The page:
Depletion of Tumor-Associated Macrophages Enhances the Effect of Sorafenib in Metastatic Liver Cancer Models by Antimetastatic and Antiangiogenic Effects
ABSTRACT To investigate the role of macrophages in tumor progression under sorafenib treatment and to explore whether combination of drugs that deplete macrophages improved the antitumor effect of sorafenib.
Tumor growth, lung metastasis, and tumor angiogenesis were observed in HCCLM3-R and SMMC7721, two human hepatocellular carcinoma xenograft nude mouse models, when treated with sorafenib (30 mg/kg daily, n = 6 per group) or a vehicle as control. Macrophage infiltration was measured in the peripheral blood and in sorafenib-treated tumor by immunohistochemistry and flow cytometry with F4/80 antibody and CD11b antibody. The effect of macrophage depletion on tumor angiogenesis and metastasis after sorafenib treatment, using two drug target macrophages, zoledronic acid (ZA) and clodrolip, was measured in the two models of hepatocellular carcinoma.
Although sorafenib significantly inhibited tumor growth and lung metastasis, it induced a significant increase in peripheral recruitment and intratumoral infiltration of F4/80- and CD11b-positive cells, which was accompanied with elevation of colony-stimulating factor-1, stromal-derived factor 1alpha, and vascular endothelial growth factor in the tumor and elevation of plasma colony-stimulating factor-1 and mouse vascular endothelial growth factor in peripheral blood, suggesting the role of macrophages in tumor progression under sorafenib treatment. Depletion of macrophages by clodrolip or ZA in combination with sorafenib significantly inhibited tumor progression, tumor angiogenesis, and lung metastasis compared with mice treated with sorafenib alone. ZA was more effective than clodrolip.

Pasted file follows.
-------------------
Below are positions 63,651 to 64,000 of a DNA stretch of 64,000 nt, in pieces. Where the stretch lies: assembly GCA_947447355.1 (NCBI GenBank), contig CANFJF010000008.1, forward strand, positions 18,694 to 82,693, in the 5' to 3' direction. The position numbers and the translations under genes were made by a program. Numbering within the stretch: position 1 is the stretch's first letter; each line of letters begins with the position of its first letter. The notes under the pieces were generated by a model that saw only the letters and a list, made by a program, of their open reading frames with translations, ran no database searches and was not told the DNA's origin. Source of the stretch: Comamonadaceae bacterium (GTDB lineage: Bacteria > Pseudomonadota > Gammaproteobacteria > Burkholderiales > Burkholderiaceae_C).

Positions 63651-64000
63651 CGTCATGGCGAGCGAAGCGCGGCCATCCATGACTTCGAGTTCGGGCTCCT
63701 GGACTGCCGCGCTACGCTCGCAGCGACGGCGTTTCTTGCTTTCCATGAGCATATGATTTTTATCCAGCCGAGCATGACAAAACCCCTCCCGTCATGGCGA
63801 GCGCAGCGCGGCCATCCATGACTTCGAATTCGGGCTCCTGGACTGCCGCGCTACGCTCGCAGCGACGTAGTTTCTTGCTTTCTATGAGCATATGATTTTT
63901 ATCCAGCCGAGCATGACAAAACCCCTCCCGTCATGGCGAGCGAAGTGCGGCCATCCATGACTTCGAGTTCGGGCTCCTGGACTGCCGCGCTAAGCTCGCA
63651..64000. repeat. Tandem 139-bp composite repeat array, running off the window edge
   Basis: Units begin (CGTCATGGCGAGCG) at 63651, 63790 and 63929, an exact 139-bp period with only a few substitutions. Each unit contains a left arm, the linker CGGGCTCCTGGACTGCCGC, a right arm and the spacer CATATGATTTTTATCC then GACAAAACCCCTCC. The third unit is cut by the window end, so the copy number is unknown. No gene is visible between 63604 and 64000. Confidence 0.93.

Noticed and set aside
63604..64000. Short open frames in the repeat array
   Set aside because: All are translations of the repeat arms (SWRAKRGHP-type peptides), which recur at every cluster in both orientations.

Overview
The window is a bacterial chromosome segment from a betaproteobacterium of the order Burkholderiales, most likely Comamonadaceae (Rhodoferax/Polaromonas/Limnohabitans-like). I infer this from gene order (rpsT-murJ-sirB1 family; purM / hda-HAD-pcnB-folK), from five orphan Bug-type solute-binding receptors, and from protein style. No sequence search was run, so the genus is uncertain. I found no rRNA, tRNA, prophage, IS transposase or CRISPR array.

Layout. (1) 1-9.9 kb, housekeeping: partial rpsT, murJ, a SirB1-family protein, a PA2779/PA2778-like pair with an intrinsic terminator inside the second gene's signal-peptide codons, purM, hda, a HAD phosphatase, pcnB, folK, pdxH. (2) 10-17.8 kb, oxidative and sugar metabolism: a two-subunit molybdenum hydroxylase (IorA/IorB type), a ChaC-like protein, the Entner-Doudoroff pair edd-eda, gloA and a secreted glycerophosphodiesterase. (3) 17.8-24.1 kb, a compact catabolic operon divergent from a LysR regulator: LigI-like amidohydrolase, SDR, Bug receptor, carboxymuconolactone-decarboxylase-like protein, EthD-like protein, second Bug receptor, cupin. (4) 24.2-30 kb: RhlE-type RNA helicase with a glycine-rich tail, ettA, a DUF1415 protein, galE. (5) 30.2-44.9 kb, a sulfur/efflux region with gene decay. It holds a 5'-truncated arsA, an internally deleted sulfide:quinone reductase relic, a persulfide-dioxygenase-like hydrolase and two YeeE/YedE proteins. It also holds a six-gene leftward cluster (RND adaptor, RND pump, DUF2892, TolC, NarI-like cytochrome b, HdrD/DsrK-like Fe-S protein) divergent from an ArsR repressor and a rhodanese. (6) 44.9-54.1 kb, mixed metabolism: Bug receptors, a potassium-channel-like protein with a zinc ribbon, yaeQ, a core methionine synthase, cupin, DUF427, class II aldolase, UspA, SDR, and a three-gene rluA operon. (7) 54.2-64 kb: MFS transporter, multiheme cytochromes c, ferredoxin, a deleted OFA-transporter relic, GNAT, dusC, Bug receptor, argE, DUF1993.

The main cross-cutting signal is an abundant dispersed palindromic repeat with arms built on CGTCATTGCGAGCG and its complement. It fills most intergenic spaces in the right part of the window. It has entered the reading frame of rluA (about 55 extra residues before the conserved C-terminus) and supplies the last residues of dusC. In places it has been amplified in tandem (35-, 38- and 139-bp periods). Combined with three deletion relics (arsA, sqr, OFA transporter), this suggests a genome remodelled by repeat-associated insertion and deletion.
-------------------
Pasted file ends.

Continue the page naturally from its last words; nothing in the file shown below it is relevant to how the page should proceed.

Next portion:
Macrophages may have an important role in tumor progression under sorafenib treatment. ZA is promising when combined with sorafenib to enhance its antitumor effect.
SourceAvailable from: PubMed Central[Show abstract] [Hide abstract]
ABSTRACT: Significant evidence has indicated that tumor-associated macrophages (TAMs) play a critical role in the proliferation, invasion, angiogenesis, and metastasis of a variety of human carcinomas. In this study, we investigated whether near-infrared fluorescence (NIRF) imaging using a macrophage mannose receptor (MMR; CD206)-targeting agent could be used to noninvasively visualize and quantify changes in TAMs in vivo. The CD206-targeting NIRF agent, Dye-anti-CD206, was prepared and characterized in vitro and in vivo. By using NIRF imaging, we were able to noninvasively image tumor-infiltrating macrophages in the 4T1 mouse breast cancer model. Importantly, longitudinal NIRF imaging revealed the depletion of macrophages in response to zoledronic acid (ZA) treatment. However, ZA alone did not lead to the inhibition of 4T1 tumor growth. We therefore combined anti-macrophage ZA therapy and tumor cytotoxic docetaxel (DTX) therapy in the mouse model. The results demonstrated that this combination strategy could significantly inhibit tumor growth as well as tumor metastasis to the lungs. Based on these findings, we concluded that CD206-targeted molecular imaging can sensitively detect the dynamic changes in tumor-infiltrating macrophages, and that the combination of macrophage depletion and cytotoxic therapy is a promising strategy for the effective treatment of solid tumors.Theranostics 01/2015; 5(6):597-608. DOI:10.7150/thno.11546 · 7.83 Impact Factor
[Show abstract] [Hide abstract]